The Rajasthan High Court has recently directed the state government to set up a high-powered committee to monitor on a permanent basis the infrastructural and other issues concerning Government Sanskrit schools.
The Division Bench of Chief Justice Akil Kureshi and Justice Madan Gopal Vyas disposed of a bunch of PILs involving similar complaints that revolve around lack of infrastructure and posting of sufficient trained teachers in Government Sanskrit schools.
The Court was informed that there are about 1000 such schools in the State where there is special focus on Sanskrit being taught to the students at an early stage. The petitioners have brought to the notice of the Court a number of deficiencies in the infrastructure of such schools, such as the lack of sufficient number of class rooms, other facilities etc. They also pointed out that in the schools situated in the rural areas there is a perennial deficiency of teachers. Typically, this happens because the preference of the teachers is to be posted at the urban centres.
As a result, the petitioners said, schools in rural areas tend to suffer. Taking cognizance of these averments, the Court has issued directions from time to time. Compliance reports have been called for, which are filed by the State authorities.
The Court has heard counsel for the parties and perused the orders passed by the Court in the past and compliance reports filed by the State authorities. In a nutshell, the Court held that with the intervention of the Court, the situation has improved to some extent. However, there are quite a few areas which require further improvement.
It is pointed out that in several schools there is a serious shortage of class rooms and in some schools, sufficient number of teachers are still not posted. The Advocate General stated that the recruitment process for teacher grade-III is going on. Once such a process is over, there would be considerable relief in terms of availability of teachers.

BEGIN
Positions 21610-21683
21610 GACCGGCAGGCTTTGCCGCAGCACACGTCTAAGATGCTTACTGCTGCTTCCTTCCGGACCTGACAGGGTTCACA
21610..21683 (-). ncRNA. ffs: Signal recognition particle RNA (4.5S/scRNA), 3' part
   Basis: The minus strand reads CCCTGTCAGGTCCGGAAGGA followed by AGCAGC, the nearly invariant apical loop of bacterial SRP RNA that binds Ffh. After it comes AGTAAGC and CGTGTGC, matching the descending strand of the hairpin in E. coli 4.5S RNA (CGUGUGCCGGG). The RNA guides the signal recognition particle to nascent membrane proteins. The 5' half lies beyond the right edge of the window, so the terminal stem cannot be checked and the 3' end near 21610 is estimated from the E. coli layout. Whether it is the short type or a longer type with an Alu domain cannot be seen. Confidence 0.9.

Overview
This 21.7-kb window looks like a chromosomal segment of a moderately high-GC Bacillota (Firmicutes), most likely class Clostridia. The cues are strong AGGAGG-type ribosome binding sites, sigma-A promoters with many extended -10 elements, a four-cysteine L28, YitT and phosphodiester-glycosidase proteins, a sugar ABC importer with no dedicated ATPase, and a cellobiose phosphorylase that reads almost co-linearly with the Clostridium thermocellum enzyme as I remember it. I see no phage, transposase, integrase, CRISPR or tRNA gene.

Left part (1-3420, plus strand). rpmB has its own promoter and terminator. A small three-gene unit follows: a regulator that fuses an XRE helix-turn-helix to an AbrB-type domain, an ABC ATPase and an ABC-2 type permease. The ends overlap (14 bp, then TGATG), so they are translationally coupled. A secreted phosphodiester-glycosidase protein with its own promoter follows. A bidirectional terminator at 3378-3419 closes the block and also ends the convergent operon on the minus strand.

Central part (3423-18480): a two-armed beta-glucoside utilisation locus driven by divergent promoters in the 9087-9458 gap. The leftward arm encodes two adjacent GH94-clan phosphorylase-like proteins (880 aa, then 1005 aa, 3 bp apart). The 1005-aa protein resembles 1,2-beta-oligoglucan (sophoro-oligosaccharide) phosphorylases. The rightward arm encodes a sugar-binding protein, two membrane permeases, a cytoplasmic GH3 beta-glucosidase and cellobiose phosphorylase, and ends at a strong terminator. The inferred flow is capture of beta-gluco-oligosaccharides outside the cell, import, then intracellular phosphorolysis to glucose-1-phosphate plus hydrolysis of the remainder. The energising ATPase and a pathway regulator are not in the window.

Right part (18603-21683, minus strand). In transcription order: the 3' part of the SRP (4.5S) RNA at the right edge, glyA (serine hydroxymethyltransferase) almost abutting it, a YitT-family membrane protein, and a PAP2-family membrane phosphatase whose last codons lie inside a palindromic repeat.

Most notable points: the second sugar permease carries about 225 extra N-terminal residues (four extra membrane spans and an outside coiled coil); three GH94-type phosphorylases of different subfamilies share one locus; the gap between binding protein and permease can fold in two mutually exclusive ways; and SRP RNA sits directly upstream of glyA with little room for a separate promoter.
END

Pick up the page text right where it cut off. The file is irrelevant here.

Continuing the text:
Having heard counsel for the parties and having perused the documents on record, the Bench is of the opinion that though the issues raised by the petitioners are genuine and valid, in public interest jurisdiction it is impossible for the Court to engage itself into micro management.
“The duty of the Court is to catalyse the government mechanism to take appropriate steps. It is simply not possible for the Court to minutely monitor every single aspect of public administration. The Government has the mechanism, wherewithal as also duty and responsibility to carry out such functions. Every failure of administration does not necessarily have cure only in law to be enforced by the Court,” observed the High Court.
Looking to various genuine deficiencies pointed out by the public interest petitioners, the Court therefore directed the State administration to set up a high-powered committee that would monitor the infrastructural and other issues concerning Sanskrit schools.
The committee consists of the following members: (i) Additional Chief Secretary, Education, who shall be the Chairman of the committee. (ii) Joint Secretary, Finance. (iii) An officer not below the rank of Deputy Secretary, Public Works Department. (iv) Director of Sanskrit Education.
The Court clarified that such a committee shall meet at least once every quarter. The committee would have power to issue appropriate directions for appropriate measures to cure any defects or deficiencies in relation to these schools, which may be noticed.
“The committee would be a permanent committee and if at any stage the Government thinks that looking to the overall improvement, the purpose of the committee no longer survives, the Government would apply to the High Court for winding up the committee. With these observations and directions, the public interest petitions are disposed of,” the order reads.